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Publication numberUS6545841 B1
Publication typeGrant
Application numberUS 09/499,829
Publication dateApr 8, 2003
Filing dateFeb 8, 2000
Priority dateFeb 8, 1999
Fee statusPaid
Publication number09499829, 499829, US 6545841 B1, US 6545841B1, US-B1-6545841, US6545841 B1, US6545841B1
InventorsRick A. Draz, Zine-Eddine Boutaghou
Original AssigneeSeagate Technology Llc
Export CitationBiBTeX, EndNote, RefMan
External Links: USPTO, USPTO Assignment, Espacenet
Strategy for read/write spacing requirement
US 6545841 B1
Abstract
A read/write head includes a slider flying above a rotating disc. The slider has an upper side, a lower side, and a trailing edge face. The lower side faces the rotating disc and is separated from the rotating disc by an air gap. A write transducer is located on the lower side of the slider and is at a first height above the rotating disc. A read transducer is located on the lower side of the slider and is at a second height above the rotating disc. The second height is greater than the first height.
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Claims(10)
What is claimed is:
1. A read/write head comprising:
a slider having an upper side, a lower side, and a trailing edge face, the lower side faces a disc rotating under the read/write head and is separated from the disc by an air gap;
a write transducer located on the lower side of the slider wherein the write transducer is located at a first height above the disc; and
a read transducer located on the lower side of the slider wherein the read transducer is located at a second height above the disc wherein the second height is greater than the first height;
wherein the read transducer is physically separated from the write transducer by a transducer gap wherein the transducer gap is about 25 to 200 μm wherein the read transducer and the write transducer are aligned along a first axis which is parallel to the trailing edge face and the lower side forms a roll angle perpendicular to the rotation of the disc;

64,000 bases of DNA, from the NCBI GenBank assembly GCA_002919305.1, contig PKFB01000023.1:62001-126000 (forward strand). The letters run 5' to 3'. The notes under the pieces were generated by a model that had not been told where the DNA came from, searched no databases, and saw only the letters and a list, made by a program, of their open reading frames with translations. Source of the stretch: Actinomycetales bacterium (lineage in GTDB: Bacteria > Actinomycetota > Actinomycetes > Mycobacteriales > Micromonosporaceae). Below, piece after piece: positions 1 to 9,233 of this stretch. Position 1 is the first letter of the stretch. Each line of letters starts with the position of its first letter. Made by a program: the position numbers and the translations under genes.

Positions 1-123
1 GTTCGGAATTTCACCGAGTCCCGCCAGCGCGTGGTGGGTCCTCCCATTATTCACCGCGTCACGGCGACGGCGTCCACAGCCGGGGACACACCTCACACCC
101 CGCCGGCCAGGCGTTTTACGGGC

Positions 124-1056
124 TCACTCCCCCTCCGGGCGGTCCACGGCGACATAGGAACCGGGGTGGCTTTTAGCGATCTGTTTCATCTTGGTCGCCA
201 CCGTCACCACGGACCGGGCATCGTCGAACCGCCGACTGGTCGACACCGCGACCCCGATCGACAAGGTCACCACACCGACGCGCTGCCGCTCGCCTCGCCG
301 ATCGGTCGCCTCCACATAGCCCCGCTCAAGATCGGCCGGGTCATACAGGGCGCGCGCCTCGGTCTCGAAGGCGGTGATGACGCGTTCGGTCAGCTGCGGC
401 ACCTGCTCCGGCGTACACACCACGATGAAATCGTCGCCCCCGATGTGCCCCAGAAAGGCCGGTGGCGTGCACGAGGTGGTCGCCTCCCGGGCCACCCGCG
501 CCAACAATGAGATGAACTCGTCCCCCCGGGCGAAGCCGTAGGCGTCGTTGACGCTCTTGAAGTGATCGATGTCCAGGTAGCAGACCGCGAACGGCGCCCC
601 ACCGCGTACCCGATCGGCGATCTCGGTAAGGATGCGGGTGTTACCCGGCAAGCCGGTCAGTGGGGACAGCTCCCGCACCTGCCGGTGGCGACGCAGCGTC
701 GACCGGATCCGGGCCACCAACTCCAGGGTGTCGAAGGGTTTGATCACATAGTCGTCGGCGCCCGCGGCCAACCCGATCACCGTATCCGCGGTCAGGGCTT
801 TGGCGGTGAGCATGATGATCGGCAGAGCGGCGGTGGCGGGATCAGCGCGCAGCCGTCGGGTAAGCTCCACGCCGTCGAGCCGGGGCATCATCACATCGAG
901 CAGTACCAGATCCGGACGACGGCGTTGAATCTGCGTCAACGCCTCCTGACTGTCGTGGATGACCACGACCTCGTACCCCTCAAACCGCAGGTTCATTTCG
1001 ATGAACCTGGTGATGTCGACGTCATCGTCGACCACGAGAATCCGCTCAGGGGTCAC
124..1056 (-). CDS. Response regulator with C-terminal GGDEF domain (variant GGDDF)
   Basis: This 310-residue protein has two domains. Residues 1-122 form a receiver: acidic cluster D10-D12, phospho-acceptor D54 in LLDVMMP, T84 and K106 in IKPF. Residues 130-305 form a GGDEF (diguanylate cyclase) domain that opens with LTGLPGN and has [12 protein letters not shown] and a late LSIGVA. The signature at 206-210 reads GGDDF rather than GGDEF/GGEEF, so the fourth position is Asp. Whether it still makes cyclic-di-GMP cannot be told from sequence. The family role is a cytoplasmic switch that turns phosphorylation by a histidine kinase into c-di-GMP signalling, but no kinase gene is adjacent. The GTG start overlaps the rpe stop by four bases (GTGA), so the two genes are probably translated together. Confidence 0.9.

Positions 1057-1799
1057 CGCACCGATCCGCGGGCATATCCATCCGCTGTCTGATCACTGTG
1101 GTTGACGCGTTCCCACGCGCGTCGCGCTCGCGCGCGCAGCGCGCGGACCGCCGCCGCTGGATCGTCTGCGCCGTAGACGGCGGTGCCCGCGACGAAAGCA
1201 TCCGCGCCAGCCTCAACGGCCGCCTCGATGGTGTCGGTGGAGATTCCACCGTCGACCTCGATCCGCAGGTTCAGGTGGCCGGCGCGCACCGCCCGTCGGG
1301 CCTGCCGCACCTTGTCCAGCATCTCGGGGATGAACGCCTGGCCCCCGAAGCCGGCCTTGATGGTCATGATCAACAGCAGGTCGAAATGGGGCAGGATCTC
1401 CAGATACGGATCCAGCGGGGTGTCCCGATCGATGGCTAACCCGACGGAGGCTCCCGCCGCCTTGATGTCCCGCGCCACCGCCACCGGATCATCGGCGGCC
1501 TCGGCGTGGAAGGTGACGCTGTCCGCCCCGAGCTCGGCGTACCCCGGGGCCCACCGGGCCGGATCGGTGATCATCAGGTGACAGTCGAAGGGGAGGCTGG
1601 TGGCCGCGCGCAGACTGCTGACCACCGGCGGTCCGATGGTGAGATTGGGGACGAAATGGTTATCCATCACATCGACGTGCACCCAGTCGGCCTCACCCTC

wherein further said read and write transducers are disposed in a non-contiguous manner with respect to each other.
2. The read/write head of claim 1, wherein a difference between the first height and the second height remain substantially constant as the read/write head travels from an inner diameter to an outer diameter of the disc.
3. The read/write head of claim 1, wherein the transducer gap is about 35 to 100 μm.
4. The read/write head claims 1, wherein the lower side forms a pitch angle parallel to the rotation of the disc.
5. The read/write head of claim 4, wherein the pitch angle is about 100 to 200 μrad.
6. The read/write head of claim 1, wherein the roll angle is about 25 to 100 μrad.
7. The read/write head of claim 1, wherein the read transducer and the write transducer are located on an insulative first part of the slider.
8. The read/write head of claim 7, wherein the insulative first part has a thickness of about 10 to 20 μm.
9. A disc drive system, comprising:
a slider flying above a disc, the slider has an upper side, a lower side, and a trailing edge face, the lower side faces the rotating disc and is separated from the rotating disc by an air gap;
a write transducer located on the lower side of the slider wherein the write transducer is located at a first height above the rotating disc;